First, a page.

Hiking in the mountains is a trip that guarantees the sight of amazing landscapes. It is an extraordinary experience for adults, but it is also worth remembering about the little ones, especially those who have never conquered mountain peaks. Children can be taken on such trips from the first months of their life. How to prepare them for this?
At what age will our child be ready for a mountain expedition?
In this case everything depends mainly on the readiness of parents. Toddlers are ready for mountain expeditions almost from the first month of their life. Of course, at the beginning it won’t be all-day trips, but free strolling in the low parts of the mountains is certainly possible. It is worth noting right away, that a trip to the mountains, even in the alpine area, is a powerful dose of the healthiest air, which we can give your children. In the first months of life, however, it is not advisable for the toddlers to spend several hours in the carrier, so day trips are definitely out of the question.
There are many interesting proposals in the Tatra Mountains, where in the valleys we can go with the child to Bialy, Mala Laka or to Strązyska. The terrain in these places rises gently, so we can take the stroller with us. Unfortunately, our culture abounds in excessive caution and keeping babies at home as long as possible. A mother taking her child for a mountain walk in the eyes of grandmothers and aunts seems unreasonable. Meanwhile, one should be aware that comparing clean air straight from the mountains has nothing to do with the dangers in the form of bacteria and viruses lurking in urban agglomerations.
Mental preparation for the first expedition
The first trip to the mountains for a small child with its parents is certainly an adventure of a lifetime. As soon as toddlers start growing out of the stroller and start walking on their own, it means they are ready to hike. Parents during this time should encourage their kids to be physically active, which will make a trip to the mountains easier for them. Unfortunately, nowadays parents go for convenience and fund their kids with strollers for years, which will not necessarily be good for the little ones. Moreover, after a few years of driving them in strollers and then putting them on a mountain trail, the only thing we will hear is their objection to hiking. Therefore, let’s take our kids for long walks from an early age.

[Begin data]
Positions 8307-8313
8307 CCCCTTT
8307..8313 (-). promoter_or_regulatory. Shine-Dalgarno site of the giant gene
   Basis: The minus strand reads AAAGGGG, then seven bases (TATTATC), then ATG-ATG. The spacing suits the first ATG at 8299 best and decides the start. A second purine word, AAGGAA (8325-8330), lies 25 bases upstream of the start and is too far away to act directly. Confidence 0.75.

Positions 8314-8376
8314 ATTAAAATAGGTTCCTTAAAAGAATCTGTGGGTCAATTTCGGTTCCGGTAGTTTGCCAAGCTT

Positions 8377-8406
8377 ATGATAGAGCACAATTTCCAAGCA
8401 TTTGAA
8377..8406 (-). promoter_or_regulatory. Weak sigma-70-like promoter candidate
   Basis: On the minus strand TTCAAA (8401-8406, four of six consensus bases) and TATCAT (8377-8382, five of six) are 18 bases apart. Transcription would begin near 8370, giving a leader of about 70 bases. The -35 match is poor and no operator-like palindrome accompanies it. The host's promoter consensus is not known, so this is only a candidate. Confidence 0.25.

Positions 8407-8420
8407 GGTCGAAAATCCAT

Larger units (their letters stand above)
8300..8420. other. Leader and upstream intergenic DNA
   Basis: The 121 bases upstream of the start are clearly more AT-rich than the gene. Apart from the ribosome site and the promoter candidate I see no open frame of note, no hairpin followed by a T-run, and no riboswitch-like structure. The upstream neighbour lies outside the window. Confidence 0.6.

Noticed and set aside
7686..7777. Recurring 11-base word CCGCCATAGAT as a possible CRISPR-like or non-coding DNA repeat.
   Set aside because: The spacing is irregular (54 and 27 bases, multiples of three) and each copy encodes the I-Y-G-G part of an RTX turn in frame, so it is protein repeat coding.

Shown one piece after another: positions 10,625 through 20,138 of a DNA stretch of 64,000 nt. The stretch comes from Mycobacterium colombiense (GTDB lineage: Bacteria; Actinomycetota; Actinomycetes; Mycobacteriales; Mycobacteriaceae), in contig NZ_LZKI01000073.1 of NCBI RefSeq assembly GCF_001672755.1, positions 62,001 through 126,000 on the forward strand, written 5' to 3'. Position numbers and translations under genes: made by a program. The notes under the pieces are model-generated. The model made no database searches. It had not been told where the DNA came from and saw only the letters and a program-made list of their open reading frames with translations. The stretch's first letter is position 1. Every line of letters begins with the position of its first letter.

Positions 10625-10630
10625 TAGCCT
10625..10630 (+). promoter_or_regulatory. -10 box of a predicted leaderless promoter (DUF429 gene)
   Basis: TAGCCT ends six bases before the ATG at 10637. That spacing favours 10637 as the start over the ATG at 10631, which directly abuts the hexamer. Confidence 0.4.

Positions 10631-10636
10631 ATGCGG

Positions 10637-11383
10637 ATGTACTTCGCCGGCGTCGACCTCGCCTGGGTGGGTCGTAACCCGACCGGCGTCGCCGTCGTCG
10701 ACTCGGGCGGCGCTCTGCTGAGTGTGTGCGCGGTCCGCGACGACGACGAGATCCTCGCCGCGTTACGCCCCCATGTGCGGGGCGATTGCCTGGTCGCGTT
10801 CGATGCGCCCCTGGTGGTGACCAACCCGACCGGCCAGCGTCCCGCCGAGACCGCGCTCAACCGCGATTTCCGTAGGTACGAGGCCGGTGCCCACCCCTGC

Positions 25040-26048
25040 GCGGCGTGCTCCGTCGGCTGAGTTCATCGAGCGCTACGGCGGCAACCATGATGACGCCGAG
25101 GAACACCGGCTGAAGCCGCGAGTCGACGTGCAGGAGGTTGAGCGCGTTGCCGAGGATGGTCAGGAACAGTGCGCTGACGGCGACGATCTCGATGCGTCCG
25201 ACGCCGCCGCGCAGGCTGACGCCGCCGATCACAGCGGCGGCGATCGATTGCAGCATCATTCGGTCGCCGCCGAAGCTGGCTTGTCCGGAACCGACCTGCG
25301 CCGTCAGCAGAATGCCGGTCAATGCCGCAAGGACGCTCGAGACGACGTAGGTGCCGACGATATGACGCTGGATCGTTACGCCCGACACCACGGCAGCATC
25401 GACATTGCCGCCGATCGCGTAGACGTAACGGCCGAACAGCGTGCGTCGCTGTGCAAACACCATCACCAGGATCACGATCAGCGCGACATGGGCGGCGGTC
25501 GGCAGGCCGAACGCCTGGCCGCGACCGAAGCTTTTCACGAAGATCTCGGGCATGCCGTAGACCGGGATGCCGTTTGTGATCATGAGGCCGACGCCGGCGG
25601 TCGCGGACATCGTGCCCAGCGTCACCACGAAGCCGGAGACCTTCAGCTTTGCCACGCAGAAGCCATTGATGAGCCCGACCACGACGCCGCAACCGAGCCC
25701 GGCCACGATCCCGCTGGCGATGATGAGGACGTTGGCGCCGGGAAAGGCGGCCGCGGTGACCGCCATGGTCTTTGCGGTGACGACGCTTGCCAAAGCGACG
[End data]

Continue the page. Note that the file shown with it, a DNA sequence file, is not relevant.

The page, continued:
Above all, children need to get used to the fact that everyday life consists of walking and not riding in a stroller. It is about toddlers at the age of one year or one and a half, when the moment comes when they start to walk on their own. Our little one, if we regularly encourage her to walk, will be able to walk even three kilometers on her own legs, which will be a really great result. It should be remembered, however, that such a hike is not an ordinary one. Along the way, the little ones will notice pebbles, sticks, mountain streams, all that they can be interested in and play with. This, of course, translates into the time it takes to get to a hut or a low peak.
What can you do to keep your child from focusing on walking and getting discouraged by the walk?
What to do when we want to make further trips? The matter seems to be only seemingly complicated. It is enough to use a few tricks, thanks to which the toddler will forget that he is walking at all. We can carry our child for some time, but it doesn’t mean that we have to do it all the time. The key, however, will be to make more frequent stops, so that the child has time to recover. For ourselves, moving in the mountain terrain is more difficult, let alone for such small legs, which have to make twice as many steps. The older the child is, the more challenges await us. First of all, it is harder to get them interested in some things and monuments of nature, but on the other hand, their perception of seeing the world is wider. It is worth using tactics that will allow you to impersonate a toddler, for example, as a warrior fighting with pinecones – it will certainly prove helpful.
Featured photo: Freepik